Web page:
Let’s first acknowledge that women—and men, too—come to sex with a host of different backgrounds, value sets, cultural expectations, emotional foundations, and experiences. It’s very difficult, given that variety, to assert that anything is or should be true for every woman.
It is theoretically possible to have a strong physical attraction and enjoy sex with little emotional intimacy involved—whether we are men or women. There are differences between us, though: Research suggests that for women there are six neurotransmitters involved in sexual activity, and that the areas that “light up” in our brains with sex are completely different from men’s responses. Women release oxytocin with sex, a very strong bonding hormone; men don’t.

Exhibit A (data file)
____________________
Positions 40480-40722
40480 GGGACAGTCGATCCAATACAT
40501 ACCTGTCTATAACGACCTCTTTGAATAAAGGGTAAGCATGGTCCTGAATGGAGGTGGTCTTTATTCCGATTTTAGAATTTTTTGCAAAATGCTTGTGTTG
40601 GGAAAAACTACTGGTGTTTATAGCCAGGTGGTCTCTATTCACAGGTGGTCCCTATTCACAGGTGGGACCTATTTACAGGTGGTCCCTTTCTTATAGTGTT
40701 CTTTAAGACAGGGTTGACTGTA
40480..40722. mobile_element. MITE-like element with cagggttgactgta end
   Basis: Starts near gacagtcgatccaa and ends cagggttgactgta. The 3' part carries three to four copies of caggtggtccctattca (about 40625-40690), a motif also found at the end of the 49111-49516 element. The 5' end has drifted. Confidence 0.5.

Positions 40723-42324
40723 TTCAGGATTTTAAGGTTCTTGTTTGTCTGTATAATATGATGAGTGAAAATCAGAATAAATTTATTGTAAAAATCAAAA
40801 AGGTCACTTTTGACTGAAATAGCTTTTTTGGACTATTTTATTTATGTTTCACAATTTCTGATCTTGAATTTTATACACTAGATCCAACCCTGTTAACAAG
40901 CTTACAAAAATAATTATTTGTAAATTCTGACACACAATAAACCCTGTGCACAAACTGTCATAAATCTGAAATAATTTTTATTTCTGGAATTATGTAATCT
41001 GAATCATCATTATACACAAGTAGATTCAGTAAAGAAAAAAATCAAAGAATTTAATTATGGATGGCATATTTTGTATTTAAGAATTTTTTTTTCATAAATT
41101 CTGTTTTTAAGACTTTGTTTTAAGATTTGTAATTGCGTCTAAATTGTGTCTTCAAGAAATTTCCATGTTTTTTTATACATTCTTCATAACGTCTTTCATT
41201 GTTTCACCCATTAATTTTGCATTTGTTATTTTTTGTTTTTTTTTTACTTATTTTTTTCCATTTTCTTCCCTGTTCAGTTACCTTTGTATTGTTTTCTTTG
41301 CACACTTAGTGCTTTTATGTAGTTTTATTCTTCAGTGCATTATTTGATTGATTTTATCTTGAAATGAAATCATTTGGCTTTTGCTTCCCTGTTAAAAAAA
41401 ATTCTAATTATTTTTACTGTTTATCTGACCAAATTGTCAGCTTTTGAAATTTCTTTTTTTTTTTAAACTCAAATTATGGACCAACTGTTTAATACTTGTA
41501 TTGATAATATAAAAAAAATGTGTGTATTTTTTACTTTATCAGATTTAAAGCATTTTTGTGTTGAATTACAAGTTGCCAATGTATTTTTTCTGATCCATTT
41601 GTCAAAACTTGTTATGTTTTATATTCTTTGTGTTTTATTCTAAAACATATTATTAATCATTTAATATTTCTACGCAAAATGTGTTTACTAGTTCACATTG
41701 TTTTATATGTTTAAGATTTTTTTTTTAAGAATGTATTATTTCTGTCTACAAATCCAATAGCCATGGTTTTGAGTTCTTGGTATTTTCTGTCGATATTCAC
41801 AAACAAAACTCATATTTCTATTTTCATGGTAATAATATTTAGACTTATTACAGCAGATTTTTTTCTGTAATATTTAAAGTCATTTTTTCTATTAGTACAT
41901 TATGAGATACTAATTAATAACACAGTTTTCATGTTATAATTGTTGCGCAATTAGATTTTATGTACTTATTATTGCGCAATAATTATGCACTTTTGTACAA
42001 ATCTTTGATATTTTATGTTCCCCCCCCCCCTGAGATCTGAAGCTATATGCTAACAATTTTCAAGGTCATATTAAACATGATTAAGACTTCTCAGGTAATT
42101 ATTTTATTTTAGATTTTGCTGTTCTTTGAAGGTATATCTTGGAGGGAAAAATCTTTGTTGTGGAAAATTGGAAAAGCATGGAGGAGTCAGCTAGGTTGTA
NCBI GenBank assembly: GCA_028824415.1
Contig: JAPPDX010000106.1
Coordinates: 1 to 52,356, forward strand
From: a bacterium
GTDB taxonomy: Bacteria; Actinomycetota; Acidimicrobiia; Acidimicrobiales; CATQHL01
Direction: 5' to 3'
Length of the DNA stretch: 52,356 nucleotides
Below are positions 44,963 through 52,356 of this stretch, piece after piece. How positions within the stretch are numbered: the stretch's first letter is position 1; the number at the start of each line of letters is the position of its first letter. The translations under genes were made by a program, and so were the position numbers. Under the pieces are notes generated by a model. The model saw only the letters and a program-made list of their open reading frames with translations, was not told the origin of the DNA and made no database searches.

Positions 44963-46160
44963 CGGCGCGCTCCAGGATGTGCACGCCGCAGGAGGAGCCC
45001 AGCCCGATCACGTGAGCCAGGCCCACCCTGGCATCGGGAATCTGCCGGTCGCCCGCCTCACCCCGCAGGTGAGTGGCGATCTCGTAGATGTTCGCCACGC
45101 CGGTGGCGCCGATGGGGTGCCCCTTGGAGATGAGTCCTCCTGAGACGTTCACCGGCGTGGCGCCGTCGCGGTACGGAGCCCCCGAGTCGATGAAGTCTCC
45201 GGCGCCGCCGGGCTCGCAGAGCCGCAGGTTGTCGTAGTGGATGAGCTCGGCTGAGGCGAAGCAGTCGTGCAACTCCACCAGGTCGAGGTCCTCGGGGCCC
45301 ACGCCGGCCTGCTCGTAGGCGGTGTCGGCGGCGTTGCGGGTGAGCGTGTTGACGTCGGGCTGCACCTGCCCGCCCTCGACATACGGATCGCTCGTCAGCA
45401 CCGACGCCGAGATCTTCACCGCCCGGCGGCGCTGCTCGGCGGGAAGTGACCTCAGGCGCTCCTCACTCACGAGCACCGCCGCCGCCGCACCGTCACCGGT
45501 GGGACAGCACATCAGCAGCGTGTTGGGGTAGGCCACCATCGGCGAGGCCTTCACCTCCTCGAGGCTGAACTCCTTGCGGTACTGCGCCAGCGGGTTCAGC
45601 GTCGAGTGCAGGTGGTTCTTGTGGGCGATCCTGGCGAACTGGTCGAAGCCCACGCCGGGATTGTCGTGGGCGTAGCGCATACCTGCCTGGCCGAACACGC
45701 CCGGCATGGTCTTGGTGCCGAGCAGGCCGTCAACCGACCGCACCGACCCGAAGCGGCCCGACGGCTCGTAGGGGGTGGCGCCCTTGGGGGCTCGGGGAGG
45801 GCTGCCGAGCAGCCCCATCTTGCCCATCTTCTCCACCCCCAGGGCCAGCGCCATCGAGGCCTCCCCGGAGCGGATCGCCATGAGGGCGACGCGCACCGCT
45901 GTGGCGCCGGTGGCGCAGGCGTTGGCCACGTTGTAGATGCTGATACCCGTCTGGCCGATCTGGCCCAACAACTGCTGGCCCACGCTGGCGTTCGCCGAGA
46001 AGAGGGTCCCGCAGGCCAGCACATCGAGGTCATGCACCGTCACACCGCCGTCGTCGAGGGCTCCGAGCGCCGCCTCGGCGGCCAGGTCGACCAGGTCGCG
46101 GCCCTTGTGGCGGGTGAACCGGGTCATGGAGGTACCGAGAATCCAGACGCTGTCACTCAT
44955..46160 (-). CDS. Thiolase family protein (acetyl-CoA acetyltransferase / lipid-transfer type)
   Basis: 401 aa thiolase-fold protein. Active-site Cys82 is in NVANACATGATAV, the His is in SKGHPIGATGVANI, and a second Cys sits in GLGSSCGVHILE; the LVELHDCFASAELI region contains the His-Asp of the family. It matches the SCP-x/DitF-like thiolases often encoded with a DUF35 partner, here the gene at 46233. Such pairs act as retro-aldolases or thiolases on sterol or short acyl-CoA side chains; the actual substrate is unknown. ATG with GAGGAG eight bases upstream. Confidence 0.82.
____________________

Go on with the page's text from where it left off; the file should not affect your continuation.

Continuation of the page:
Cultural stereotypes may exaggerate the differences between men and women when it comes to sex, but the science is there to prove there are differences.
Among the women in my practice and in the rest of life, I observe that women often go into sexual experiences with an expected outcome that includes some emotional connection. Most of the women I see desire emotional intimacy as a cornerstone for their enjoyment of physical intimacy. And the study I recall that went the furthest in qualifying sexual enjoyment (“The Components of Optimal Sexuality: A Portrait of ‘Great Sex,’” published in The Canadian Journal of Human Sexuality). implied emotional intimacy as intertwined with physical intimacy.
All of that said, I come back to the fact that women come to sex with enormous variety of experience and expectation. As long as she is caring for her own emotional and physical safety and health, each woman can choose, I hope, the right combination of emotional and physical intimacy.